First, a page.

Civil Rights Movements: The People's Temple

1390 Words6 Pages

The 1950s to the 1980s were a time filled with social change within the US. These people fought for deserved justice in multiple places of controversy, such as race. Partly as a result of this, came on a wave of organizations and cults, all with their own agendas. The People’s Temple was among these, ran by a former reverend, Jim Jones. The organization started small in 1956 as a racially integrated church. Slowly, it marched its way to 1978 on the fateful day when its members “drank the Kool-Aid” as a revolutionary act of suicide. This suicide, however, involved the poisoning of 918 people, a third of whom were children. These facts led to the conclusion that it was a coerced suicide. This 20-year transformation from integrated
…show more content…
Jones worked closely with Father Divine, a man who often preached about “economic empowerment for his Harlem flock”. In the 1950s and 60s, there was a huge movement in the US for civil rights and Jones felt strongly on the matter. One of his major concerns within the church system was it segregation of races. Within the Peoples Temple, workdone in Indianapolis tried to desegregate movie theaters, hospitals, and restaurants. People 's Templed showed noble in their action. This, unfortunately, was not recognized and met a lot of disparagement. In the 1950s and 60s, people were looking to change the way race defined your place in society. This push for social equality met fierce resistance to keep things the way they were. Jim Jones push for a more integrated society fell in line with the non-violent protestors, advocating for civil rights. With leaders like Martin Luther King Jr., Malcom X, and Andrew Goodman, his work, though not as notable, could shows as gallant if looked at at the surface level. Media, however, conducted a deep look at this “church” which forced Jones’s paranoid and drastic…show more content…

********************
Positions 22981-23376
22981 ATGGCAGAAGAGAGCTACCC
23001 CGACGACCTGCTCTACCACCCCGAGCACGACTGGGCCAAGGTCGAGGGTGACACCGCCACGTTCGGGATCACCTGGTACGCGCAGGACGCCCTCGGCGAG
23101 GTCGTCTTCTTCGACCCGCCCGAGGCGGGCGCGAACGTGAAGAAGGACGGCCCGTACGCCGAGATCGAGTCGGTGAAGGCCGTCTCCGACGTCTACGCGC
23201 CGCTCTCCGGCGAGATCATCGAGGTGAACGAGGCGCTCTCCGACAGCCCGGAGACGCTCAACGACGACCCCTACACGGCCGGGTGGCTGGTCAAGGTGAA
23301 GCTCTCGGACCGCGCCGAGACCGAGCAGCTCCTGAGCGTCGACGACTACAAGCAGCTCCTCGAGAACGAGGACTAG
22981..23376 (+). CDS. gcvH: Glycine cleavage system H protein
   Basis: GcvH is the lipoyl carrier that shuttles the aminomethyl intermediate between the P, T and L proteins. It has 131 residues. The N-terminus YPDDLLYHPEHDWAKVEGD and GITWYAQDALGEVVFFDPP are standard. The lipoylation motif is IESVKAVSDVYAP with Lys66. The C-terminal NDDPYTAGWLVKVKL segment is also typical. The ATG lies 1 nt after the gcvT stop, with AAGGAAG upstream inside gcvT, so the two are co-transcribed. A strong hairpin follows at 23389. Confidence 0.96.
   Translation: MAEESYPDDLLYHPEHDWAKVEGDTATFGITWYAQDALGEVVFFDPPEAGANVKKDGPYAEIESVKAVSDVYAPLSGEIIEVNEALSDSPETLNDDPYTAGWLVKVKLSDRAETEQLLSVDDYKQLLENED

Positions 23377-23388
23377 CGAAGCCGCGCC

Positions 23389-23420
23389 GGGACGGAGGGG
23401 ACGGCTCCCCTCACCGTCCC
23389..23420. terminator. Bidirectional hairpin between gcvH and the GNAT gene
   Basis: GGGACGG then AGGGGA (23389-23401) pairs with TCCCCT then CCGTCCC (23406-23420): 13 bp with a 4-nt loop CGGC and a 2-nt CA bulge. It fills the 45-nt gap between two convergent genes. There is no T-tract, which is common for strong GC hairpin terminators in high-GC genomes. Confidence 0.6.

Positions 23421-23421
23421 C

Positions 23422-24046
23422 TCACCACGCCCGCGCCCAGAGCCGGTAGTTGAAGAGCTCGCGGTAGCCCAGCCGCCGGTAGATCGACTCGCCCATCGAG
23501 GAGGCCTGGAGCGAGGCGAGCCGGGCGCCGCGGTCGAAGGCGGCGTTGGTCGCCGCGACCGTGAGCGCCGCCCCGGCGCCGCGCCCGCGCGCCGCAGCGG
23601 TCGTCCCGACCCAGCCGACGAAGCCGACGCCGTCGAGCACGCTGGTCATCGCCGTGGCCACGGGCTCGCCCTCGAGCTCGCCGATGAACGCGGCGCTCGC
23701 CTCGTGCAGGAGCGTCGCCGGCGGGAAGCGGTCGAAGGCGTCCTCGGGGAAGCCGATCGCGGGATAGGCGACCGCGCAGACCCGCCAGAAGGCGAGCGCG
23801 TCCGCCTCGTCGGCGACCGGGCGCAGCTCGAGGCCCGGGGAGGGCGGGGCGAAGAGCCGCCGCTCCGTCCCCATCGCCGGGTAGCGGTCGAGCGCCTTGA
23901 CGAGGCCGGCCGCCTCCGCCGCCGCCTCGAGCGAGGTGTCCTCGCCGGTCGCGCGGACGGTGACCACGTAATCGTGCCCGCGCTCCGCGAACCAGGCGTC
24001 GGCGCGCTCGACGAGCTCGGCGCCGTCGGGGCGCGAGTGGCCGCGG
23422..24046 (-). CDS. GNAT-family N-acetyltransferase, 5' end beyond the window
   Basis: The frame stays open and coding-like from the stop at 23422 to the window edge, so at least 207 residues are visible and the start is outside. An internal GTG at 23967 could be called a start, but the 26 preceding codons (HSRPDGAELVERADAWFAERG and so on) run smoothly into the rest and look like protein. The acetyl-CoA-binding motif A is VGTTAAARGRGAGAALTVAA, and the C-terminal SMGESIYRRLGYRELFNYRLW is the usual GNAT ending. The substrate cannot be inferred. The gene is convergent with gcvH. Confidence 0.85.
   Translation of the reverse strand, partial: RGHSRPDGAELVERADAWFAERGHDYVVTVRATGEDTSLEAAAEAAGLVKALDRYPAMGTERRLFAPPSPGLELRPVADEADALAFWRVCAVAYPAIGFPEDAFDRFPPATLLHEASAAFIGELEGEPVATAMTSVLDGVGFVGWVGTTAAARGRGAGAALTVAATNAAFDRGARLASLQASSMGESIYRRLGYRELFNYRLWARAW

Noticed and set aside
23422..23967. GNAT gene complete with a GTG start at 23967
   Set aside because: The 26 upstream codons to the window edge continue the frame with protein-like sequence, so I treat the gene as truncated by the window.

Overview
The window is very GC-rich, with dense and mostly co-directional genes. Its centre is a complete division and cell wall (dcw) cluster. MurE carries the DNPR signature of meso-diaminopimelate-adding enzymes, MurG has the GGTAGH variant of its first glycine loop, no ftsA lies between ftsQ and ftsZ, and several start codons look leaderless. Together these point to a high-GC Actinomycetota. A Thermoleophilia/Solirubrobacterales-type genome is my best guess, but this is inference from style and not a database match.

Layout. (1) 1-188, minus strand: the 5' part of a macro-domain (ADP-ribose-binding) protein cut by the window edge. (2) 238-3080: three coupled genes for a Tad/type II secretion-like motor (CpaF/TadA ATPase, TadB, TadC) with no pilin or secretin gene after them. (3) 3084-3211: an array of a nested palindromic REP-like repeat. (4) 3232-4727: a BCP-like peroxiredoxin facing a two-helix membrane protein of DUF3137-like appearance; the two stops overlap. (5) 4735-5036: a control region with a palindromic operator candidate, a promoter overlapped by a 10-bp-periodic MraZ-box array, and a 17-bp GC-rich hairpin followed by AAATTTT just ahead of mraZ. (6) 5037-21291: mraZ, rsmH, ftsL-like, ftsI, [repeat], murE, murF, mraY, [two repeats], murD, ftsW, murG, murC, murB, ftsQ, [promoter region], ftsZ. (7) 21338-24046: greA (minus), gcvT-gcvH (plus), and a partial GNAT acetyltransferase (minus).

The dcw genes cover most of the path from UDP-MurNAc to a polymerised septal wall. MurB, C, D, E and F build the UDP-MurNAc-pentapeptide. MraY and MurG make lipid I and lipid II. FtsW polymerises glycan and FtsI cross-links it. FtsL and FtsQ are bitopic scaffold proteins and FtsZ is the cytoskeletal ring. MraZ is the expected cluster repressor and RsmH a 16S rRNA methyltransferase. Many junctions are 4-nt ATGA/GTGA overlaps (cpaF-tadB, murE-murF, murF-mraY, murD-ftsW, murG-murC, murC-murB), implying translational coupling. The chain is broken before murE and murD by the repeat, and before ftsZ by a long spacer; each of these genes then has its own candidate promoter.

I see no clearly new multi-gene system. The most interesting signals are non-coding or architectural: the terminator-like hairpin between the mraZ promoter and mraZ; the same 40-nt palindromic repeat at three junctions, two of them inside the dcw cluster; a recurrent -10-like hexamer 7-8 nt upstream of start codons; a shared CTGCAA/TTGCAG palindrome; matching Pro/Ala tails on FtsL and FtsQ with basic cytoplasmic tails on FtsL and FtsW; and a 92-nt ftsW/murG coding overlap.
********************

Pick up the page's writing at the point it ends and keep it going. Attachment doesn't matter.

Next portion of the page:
Jim Jones became increasingly more drastic. He moved out of the country, refused people from leaving, killed those who tried, and eventually killed the entire Temple. Jones may have been a troubled man, and there may have been aspects of the group that were negative or cultish, however, without the scrutiny and attention from the media, those things may have remained benign rather than leading to the death of almost 1000 people. Regardless, the originally innocent People’s Temple spiraled in part by the heavy push of the US media. There can be no overlooking of

More about Civil Rights Movements: The People's Temple

Open Document